Tuesday, November 19, 2002

Thought of the day: ambitious service: an oxymoron or a duty?
I've been talking with various mentors lately about the fine line between a healthy ambition for positions of influence and a humble rejection of corporate culture's norms of ego and success. On the one hand, the defining narrative of our hyper-capitalist, hyper-consumptive society is to work hard, get ahead, get rich, and then enjoy the high life, and all the power and luxuries that come with it. (How we get off calling ourselves a Christian nation with these kind of national values will forever elude me.) On the other hand, I'm a believer in Christians being broad-minded and socially engaged--not reducing the gospel to a matter of "having Christ in your heart" and keeping a Bible by your bedside, but embodying Christ's transforming power in every area of life--including business and politics. Here's the rub: How is a Christian to go into politics, or business, or in my case, the establishment media--as good people must do if these structures are to ever get any better--and nurture a healthy desire to attain a position of influence to work for justice and goodness rather than prideful folly? And since we are all broken creatures, how is it possible to enter such contexts and defy all the elements that feed the ego--the power, the money, the recognition? In the case of journalism, I imagine someone rising to the stature and influential voice of a Bob Greene at the Tribune--only having something useful to say. (And not being hypocritical about it, as Greene was by romanticizing so-called traditional values and but actually living at a certain distance from them.) But look at how large Bob Greene's perception of himself and his place in the universe grew to be on his way to where he was. One of my mentors advises me to look for opportunities to rise within the structures of the media and work for change. But in just three months at the Tribune Tower this summer I sensed what a numbing, corporate, ego-engined place it is, and I wonder how I would reach the point where I was altering the subculture more than the subculture was altering me.

And yet, small-mindedness is not an option for the Christian servant. It's hard for me to see classmates who have interesting potential for kingdom service lackadaisically settle for less. Some people could actually use an infusion of ambition. To whom much has been given, the biblical adage goes, much will be required. (Or was that a line from Spiderman? "With great power comes great responsibility.") I remember the parable of the person by the river who sees someone drowning and wades in to save them. Five minutes later, another drowning person comes by and is rescued, and then another. Finally the person walks away from the riverbank. Where are you going? someone asks. Are you turning your back on these drowning people? No, the person says, I'm going to go upstream to see who's pushing them in. That's exactly it: going upstream to work for a larger good. I'm advised that this all boils down to how you define success: in American terms, in which success is how much money and power you can hoarde, and how quickly? Or is success a question of how much redemptive good you can bring about while embodying the person of Christ--his humility, love, and wisdom--and how faithful you are to Christ's lordship wherever life takes you? This idea is so familiar and almost trite that it is easy to forget how radical a vision it is for serving in God's world (heck, Ken Lay, a Southern evangelical, did and still would agree with this, before and after the evil he enacted at Enron). To try to balance humility with courage, to retain an bold imagination for a just society in a broken world where our ambitions are loftier than sobering reality, to fulfill our duty to rescue the drowning and the need to change the structure upstream--is to understand how complicated it is to be a human being.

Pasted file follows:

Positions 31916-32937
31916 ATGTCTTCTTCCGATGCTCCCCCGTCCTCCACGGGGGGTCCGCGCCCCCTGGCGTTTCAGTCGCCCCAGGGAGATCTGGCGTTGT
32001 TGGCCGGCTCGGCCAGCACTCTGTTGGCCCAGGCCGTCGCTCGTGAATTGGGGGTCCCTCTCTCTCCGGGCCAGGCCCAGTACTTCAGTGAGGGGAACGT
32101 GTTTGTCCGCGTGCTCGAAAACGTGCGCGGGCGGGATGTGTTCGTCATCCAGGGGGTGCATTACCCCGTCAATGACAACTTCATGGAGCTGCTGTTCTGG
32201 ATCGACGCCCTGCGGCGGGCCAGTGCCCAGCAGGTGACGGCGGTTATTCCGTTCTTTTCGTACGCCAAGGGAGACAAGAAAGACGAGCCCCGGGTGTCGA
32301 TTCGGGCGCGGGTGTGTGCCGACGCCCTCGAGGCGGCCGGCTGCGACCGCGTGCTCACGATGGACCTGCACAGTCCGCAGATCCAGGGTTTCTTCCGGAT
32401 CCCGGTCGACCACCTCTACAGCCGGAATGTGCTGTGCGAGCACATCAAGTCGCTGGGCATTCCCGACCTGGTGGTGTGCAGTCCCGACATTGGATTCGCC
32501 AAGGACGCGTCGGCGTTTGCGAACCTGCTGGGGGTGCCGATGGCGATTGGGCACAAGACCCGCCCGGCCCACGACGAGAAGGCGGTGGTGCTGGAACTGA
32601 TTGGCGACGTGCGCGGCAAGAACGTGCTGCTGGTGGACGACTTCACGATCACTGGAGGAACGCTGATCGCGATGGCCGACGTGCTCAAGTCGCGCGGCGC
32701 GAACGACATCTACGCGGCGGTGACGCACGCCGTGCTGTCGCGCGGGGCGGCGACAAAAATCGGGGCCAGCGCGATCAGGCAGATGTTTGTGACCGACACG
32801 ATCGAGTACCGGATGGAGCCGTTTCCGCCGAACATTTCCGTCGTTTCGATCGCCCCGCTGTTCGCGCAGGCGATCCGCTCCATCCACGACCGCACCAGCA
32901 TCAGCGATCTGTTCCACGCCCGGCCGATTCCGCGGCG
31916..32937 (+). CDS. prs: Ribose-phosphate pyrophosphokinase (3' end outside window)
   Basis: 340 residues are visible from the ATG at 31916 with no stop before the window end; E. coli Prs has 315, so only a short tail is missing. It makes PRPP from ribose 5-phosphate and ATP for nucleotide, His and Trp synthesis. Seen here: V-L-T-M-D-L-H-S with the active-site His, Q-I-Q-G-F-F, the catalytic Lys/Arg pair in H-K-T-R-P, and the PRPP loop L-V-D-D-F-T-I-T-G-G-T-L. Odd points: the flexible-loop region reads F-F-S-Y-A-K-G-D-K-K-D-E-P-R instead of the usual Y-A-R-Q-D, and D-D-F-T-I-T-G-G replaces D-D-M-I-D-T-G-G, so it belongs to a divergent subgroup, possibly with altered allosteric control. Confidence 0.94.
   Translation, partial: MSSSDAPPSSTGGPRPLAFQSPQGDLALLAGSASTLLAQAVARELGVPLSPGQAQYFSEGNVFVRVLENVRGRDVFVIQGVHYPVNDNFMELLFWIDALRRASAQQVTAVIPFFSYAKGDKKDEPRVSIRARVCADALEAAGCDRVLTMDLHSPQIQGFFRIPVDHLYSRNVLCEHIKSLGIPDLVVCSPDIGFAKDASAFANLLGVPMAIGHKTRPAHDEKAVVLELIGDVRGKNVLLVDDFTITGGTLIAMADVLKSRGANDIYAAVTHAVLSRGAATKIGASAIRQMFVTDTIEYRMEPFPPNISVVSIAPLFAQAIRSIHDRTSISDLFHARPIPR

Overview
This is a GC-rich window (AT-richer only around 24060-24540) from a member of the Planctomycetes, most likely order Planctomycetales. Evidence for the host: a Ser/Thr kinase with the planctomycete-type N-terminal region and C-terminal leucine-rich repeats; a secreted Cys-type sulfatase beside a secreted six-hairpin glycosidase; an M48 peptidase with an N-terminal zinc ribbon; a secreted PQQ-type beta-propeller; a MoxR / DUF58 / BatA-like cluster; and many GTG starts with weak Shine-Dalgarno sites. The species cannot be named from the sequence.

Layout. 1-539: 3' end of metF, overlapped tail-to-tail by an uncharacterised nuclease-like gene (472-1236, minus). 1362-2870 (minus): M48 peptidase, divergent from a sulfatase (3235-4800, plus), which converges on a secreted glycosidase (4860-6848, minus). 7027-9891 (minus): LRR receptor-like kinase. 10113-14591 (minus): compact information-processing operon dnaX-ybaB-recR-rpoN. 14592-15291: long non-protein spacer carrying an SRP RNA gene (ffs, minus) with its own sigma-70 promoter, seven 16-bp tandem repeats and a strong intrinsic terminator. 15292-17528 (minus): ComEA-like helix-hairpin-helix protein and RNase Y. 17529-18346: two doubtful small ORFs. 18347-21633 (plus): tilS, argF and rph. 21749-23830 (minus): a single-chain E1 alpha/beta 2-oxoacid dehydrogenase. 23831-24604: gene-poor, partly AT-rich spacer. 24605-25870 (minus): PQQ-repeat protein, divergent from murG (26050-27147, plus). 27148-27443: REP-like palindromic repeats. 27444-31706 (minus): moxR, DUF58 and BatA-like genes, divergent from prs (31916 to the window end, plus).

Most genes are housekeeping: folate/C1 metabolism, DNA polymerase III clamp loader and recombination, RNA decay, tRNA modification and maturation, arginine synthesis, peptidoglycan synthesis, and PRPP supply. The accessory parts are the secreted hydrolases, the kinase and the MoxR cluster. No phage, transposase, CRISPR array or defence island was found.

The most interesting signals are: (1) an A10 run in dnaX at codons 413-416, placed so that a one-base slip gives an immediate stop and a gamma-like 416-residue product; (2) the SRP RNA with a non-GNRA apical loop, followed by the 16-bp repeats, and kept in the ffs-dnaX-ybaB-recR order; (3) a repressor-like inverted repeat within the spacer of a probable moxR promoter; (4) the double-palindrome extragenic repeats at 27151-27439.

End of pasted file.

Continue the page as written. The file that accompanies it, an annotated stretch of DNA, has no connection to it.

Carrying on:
Footnote: By all accounts (including this one) the late Congressman Paul Henry, from my hometown of Grand Rapids, Mich., was someone who was respected for having a feel for this balance of humility and boldness in the corridors of power better than most. Meanwhile, this Fortune article tackles the question of the dueling motives of faith and fortune in the corporate world.

Related earlier thought: Save the world? Start by making up your mind
Previous thought: God's will and self-amplification

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